Tuesday, April 2, 2019

Thoughts on Futurism

While Expressionism was being born in Austria and Germany, a very different non-realistic style was getting started in Italy. In 1909, the same year Oskar Kokoschka premiered Murderer, Hope of Women, the Italian poet and playwright Filippo Tommaso Marinetti published a manifesto for a new movement he called Futurism.

"We wish to sing of the love of danger, the habit of energy and audacity," Marinetti wrote, adding: "There is not beauty except in strife." Indeed, Futurism embraced violence and warfare, along with anything that could be considered modern: airplanes, motorcars, radios, bombs, and machine guns. Anyone who failed to revere the modern they considered passé and condemned as a "passatista," a term they used to ridicule old-fashioned critics and artists who did not agree with them.

The Futurists made bold claims that libraries and museums should be destroyed to make way for new, modern art forms. Though they might never have wanted to actually destroy Italy's artistic heritage, they claimed this as a goal in order to provoke outrage and controversy. The Futurists would read aloud manifestos by Marinetti and others in theatres, and then celebrate when audiences pelted them with vegetables.

Controversy was exactly what they wanted, and on at least one occasion the Futurist performers hurled the vegetables the audience had thrown right back at them. Marinetti would also insult audiences to their faces, for instance telling them that it would take a microscope to see their souls. Artists carried Futurist paintings onstage to exhibit them, and actors engaged in outrageous behavior just to provoke a response.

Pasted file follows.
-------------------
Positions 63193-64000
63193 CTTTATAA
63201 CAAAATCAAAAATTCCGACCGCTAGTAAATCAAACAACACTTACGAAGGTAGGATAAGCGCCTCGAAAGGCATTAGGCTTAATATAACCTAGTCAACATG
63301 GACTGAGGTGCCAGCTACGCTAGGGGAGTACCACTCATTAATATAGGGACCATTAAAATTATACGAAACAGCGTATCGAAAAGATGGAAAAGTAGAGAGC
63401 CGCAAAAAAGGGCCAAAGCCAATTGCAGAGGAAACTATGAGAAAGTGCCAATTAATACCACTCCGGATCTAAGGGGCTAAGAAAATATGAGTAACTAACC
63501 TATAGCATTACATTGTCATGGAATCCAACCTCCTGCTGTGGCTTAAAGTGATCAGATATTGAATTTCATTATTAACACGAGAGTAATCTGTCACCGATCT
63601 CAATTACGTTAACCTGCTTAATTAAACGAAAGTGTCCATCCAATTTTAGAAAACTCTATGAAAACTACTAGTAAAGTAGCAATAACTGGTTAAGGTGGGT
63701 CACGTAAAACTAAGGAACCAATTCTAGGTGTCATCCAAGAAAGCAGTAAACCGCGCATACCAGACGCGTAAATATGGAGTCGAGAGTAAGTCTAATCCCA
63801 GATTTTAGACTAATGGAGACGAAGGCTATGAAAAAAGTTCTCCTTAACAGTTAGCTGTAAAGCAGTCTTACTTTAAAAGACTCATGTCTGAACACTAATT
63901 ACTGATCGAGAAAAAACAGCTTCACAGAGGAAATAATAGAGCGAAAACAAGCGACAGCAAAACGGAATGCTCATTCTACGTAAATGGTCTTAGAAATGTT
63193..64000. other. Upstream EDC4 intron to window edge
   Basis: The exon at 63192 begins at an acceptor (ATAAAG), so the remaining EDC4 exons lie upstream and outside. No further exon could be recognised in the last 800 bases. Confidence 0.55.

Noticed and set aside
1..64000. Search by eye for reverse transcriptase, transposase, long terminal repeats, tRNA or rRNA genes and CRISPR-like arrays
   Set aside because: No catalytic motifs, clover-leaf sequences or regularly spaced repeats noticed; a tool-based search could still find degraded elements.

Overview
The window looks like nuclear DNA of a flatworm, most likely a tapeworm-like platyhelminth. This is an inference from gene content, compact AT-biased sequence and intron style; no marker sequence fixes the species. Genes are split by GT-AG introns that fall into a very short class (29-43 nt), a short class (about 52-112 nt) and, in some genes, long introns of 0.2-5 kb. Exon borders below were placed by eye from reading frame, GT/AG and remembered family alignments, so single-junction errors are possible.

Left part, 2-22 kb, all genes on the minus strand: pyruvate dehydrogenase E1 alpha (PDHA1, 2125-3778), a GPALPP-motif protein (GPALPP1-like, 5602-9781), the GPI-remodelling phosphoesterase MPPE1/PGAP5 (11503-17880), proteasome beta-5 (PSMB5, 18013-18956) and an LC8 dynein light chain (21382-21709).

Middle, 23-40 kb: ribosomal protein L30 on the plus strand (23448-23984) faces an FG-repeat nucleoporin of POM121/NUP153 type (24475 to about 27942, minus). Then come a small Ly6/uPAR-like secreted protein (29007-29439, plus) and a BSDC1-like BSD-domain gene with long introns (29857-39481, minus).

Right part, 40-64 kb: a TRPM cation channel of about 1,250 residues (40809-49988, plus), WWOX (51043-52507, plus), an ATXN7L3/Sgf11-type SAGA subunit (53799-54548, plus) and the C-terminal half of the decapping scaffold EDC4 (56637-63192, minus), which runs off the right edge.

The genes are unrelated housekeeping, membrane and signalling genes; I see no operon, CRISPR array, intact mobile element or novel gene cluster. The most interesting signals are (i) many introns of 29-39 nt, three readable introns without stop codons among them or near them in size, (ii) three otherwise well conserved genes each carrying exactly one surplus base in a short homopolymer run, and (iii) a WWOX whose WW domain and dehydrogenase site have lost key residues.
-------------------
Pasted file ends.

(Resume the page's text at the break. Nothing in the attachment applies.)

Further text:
In 1913, Marinetti wrote a manifesto that dealt specifically with theatre. He called for a new type of drama that like the performances in variety theatres did not have to mean anything. The performance would be valued as a thing in and of itself, rather than creating an illusion of another world. He railed against the erection of an imaginary fourth wall and called for the performer and audience to relate directly to one another. He also called for the integration of film and other modern technologies into theatrical performance.

Like Expressionism, Futurism attracted figures interested in both drama and material arts like painting and sculpture. Umberto Boccioni, for instance, is mostly known today as a painter and sculptor, but he also wrote a number of short Futurist dramas known as "sintesi," or synthetic works. These were meant to be performed in rapid succession, shocking the audience out of their complacency. Boccioni's plays could deal frankly with sexuality, as was the case with Bachelor Apartment, make fun of critics, as with Genius and Culture, or sometimes be entirely surreal, as in The Body That Ascends.

When Italy entered the First World War, both Marinetti and Boccioni volunteered to fight. Boccioni was tragically killed during the war. Marinetti survived it, and after the war was over, started his own political party, which later merged with the Fascist party of Benito Mussolini. Though the Fascists and Futurists later turned on one another, Futurism's relationship with totalitarianism ultimately sullied the movement's reputation.